Cost of computer virus $4 billion and rising - NZ Herald
Ah yes, the cost of the beastie. I knew it wouldn't be long before someone randomly attributed a number. Quite how you work out the cost of an internet worm is beyond me - aren't tech support guys paid to do this kind of thing?
Cyber-threat unit to cost $1m but govt won't comment
Good news: we're going to get a government agency that will monitor cyber-space for threats to our infrastructure and let us know (hopefully ahead of time) so we can pull our heads in, batten down the hatches and generally run for cover.
Bad news: it's going to be based in the Government Communications Security Bureau and will cost over $1 million to get up and running but we're not going to discuss it with the likes of you because everyone gets upset when you say Spy Agency.
Yes, that's right. Pony up the cash from the public coffers then don't bother asking questions because we're not going to tell you.
All I can tell you is the unit will be called the Centre for Critical Infrastructure Protection (CCIP), it will have three roles: a 24-hour "watch and warn" function; will analyse and investigate threats; and will assist owners of "critical infrastructure" to understand their vulnerabilities. It will cost $850,000 a year to run.
Beyond that, forget about it. Because it's to be part of GCSB nobody wants to talk. GCSB, of course, is the agency that runs the base at Waihopai that looks like Tiger Woods' back yard which nobody talks about. The government has a bill before parliament that will give GCSB statutory authority for the first time ever, but it doesn't mention anything at all about the CCIP.
Government to patrol cyber-beat - NZHerald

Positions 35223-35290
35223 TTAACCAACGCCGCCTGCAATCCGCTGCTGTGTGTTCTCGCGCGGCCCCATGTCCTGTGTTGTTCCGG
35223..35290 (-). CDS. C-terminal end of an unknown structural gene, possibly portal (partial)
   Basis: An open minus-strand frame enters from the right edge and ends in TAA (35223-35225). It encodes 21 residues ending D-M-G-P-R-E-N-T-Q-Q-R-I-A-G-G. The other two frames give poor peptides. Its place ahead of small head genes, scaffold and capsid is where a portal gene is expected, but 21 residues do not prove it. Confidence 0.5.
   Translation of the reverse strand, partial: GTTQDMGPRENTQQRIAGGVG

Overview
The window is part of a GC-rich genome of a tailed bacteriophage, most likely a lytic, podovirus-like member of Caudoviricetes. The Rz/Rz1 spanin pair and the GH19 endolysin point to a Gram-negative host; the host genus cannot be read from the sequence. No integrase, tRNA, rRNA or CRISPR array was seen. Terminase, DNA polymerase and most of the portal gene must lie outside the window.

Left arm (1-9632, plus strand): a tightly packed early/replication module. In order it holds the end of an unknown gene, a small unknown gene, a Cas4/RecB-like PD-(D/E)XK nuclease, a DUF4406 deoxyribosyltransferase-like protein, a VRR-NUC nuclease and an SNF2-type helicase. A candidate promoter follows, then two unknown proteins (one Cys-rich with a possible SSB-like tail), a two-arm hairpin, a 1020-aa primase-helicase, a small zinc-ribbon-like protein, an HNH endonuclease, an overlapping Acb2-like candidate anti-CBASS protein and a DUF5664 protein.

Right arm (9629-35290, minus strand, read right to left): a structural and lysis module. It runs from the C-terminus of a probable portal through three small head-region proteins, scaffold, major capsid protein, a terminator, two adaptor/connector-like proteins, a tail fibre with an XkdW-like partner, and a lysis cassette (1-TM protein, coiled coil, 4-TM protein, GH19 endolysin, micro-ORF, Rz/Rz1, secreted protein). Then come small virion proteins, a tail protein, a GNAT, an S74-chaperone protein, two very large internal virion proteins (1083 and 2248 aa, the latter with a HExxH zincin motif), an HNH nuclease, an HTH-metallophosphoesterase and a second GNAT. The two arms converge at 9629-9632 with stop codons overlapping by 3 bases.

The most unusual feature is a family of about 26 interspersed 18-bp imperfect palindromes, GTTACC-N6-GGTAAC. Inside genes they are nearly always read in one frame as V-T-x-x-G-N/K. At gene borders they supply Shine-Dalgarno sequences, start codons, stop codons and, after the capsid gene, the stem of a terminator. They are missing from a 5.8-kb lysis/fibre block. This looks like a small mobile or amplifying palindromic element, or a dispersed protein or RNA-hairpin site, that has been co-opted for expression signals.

Peter Sinclair logs off
After a career spanning four media and six decades, Peter Sinclair died this week, having been diagnosed with leukaemia in March. Writing for the NZ Herald right up to the end, Sinclair was one of the first journalists in New Zealand's mainstream media to write about the internet and its potential.
He also wrote a novel, studied Russian literature, hosted radio and TV shows, wrote for newspapers and the internet and as an editorial in the Herald says, "to a generation of New Zealanders it seems he has been there forever, pleasant, lively and apparently ageless".
I emailed Sinclair once after I had done all the research for a story on how the Budget was being covered online only to read his column the very next morning and discover he'd not only beaten me to the punch but done a far more comprehensive job than I'd attempted. I can't remember what I wrote but I got a reply back within minutes saying he usually found Russell Brown had done the same thing to him.
It seemed odd that this chap that I watched for years on the telly was able to take the time to write back to me but reading his writings on technology and on life I realise it wasn't odd at all. Sinclair's columns are all available on the NZ Herald site - follow the link from the editorial below.
Peter Sinclair dies - IDGNet
Peter Sinclair dies in Auckland - NZHerald
Editorial: A man with a zest for life - NZHerald